A REGIONAL conference of public information officers (PIOs) gathered in Cebu City last June 11 to discuss common problems in communicating the message from their respective government units and agencies.
But their superiors--the chiefs of LGUs and offices--were not there. And the nagging problem in communication has mostly involved them.
Who said so? The PIOs themselves.
Last September, at a Cebu Press Freedom Week forum, PIOs said it should be the heads of offices who need to listen to advice from media about managing public relations.
A PIO can do little or nothing if his boss:
--Can’t talk plain English or Bisaya, spins in circles before making his point or getting lost in the effort;
--Wants every press release to praise him and his activities and blames the PIO if that is rewritten by the paper or broadcast station to focus on the story’s core;
--Doesn’t know how media or the news process works and yet ignores or refuses advice on dealing with the press or handling an explosive issue;
--Doesn’t want to talk to the press, stonewalls or takes forever to respond to questions of public interest;
--Gives half-truths, false claims, or outright lies.
--Gets angry over media criticisms, questions personal motive of the journalist, plots revenge and gets personal in the debate;
--Uses carrot-and-stick treatment on favorable news and offensive commentaries, shunning “hostile,” and coddling “friendly,” journalists;
--Pulls strings with managers or publishers, writes scathing letters to the editor or goes to court, instead of clarifying, correcting or otherwise using well the right of reply.
And so forth and so on, the list is long. In sum: actions and reactions that PIOs believe are no-no’s in a healthy and fruitful relationship with media.
Many PIOs are picked for their experience and training or what they’ve tried hard to learn when given the job. Only few occupy “plantilla” positions and hardly get extra pay or perk for the add-on task. And yet often, they are shut out from sticky issues and summoned and castigated when a media crisis erupts.
Most of the time, the boss, especially when he’s elected to the office and wants to get reelected, hogs media attention. That’s understandable but when he answers questions on the inane and innocuous and on matters that only an expert knows about, he treads on slippery ground and often stumbles.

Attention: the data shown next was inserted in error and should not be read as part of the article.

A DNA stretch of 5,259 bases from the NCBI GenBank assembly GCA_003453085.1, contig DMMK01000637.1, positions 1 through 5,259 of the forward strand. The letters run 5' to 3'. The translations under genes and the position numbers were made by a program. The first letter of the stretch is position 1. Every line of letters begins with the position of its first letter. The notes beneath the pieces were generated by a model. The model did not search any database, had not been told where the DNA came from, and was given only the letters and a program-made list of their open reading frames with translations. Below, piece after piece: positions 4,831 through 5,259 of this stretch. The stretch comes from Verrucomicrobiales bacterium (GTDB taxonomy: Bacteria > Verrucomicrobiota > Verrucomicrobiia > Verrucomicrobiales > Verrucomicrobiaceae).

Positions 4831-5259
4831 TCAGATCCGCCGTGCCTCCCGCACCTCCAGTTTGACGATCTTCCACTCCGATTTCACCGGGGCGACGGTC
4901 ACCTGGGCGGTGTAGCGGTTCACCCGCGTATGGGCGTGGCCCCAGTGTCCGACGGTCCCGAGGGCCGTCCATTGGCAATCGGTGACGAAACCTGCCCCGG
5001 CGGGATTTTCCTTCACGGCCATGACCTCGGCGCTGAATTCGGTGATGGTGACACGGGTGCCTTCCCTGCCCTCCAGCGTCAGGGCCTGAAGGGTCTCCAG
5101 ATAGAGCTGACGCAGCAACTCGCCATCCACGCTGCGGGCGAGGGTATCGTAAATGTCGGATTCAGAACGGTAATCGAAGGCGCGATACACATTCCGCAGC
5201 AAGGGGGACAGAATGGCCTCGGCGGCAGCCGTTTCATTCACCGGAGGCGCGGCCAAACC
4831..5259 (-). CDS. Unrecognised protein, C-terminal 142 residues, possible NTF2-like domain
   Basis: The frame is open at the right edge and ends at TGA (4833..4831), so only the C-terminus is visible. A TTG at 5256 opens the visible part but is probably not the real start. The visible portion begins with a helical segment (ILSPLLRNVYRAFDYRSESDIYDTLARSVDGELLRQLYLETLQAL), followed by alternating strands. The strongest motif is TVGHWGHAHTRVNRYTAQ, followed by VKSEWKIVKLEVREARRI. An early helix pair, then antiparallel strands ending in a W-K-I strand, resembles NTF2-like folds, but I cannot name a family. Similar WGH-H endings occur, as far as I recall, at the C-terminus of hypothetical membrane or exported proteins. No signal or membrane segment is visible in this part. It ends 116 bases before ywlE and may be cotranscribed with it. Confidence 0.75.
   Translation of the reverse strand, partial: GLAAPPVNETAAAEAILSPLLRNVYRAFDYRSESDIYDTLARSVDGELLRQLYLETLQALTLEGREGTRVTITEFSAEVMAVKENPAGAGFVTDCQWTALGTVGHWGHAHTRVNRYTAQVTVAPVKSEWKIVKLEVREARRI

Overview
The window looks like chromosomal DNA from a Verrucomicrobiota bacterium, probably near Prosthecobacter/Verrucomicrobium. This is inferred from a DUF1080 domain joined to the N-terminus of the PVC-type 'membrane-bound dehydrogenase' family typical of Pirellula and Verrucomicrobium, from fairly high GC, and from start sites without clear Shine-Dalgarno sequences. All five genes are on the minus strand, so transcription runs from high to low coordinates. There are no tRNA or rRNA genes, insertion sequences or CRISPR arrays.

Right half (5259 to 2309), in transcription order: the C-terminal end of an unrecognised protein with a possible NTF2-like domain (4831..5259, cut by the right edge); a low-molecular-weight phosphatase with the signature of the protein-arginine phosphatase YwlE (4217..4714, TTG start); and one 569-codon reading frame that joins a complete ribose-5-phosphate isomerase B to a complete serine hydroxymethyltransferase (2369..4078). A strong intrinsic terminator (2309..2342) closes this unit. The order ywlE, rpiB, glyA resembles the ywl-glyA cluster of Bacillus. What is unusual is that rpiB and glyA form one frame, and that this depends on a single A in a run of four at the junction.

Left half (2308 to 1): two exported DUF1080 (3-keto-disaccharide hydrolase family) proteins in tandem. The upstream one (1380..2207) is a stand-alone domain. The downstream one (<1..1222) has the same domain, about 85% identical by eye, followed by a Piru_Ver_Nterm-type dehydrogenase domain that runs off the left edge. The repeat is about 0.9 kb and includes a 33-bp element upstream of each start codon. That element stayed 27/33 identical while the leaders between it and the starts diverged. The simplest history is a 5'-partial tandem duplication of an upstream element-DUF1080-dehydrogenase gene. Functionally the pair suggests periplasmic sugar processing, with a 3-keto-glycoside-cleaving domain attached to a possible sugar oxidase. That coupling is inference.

Many bosses, one PIO told me, don’t know when to speak and when not to, don’t appreciate the right and chance to deny when they themselves didn’t say it, don’t prepare what to say even when there’s time to think over an issue, or otherwise don’t consider ill effects of what is said.
“I cringe every time my boss speaks off the cuff as I think how he’d sound on TV news,” the PIO said on condition of absolute anonymity. “In print, mercifully, some editors correct grammar and syntax but, alas, not tortuous logic.”
Heads of LGUs and agencies, to be sure, must have their own gripes against their PIOs, particularly those who think they should be in the vortex of the news, not their principals, those who erroneously quote their bosses, creating by themselves the p.r. fiasco, and those who wage vendettas against journalists they hate.
For now though, it’s the PIOs who have more urgent grievance against those whose public image they’re supposed to protect and enhance.
Bosses have only the mission of their office and their own reputation to damage or destroy.
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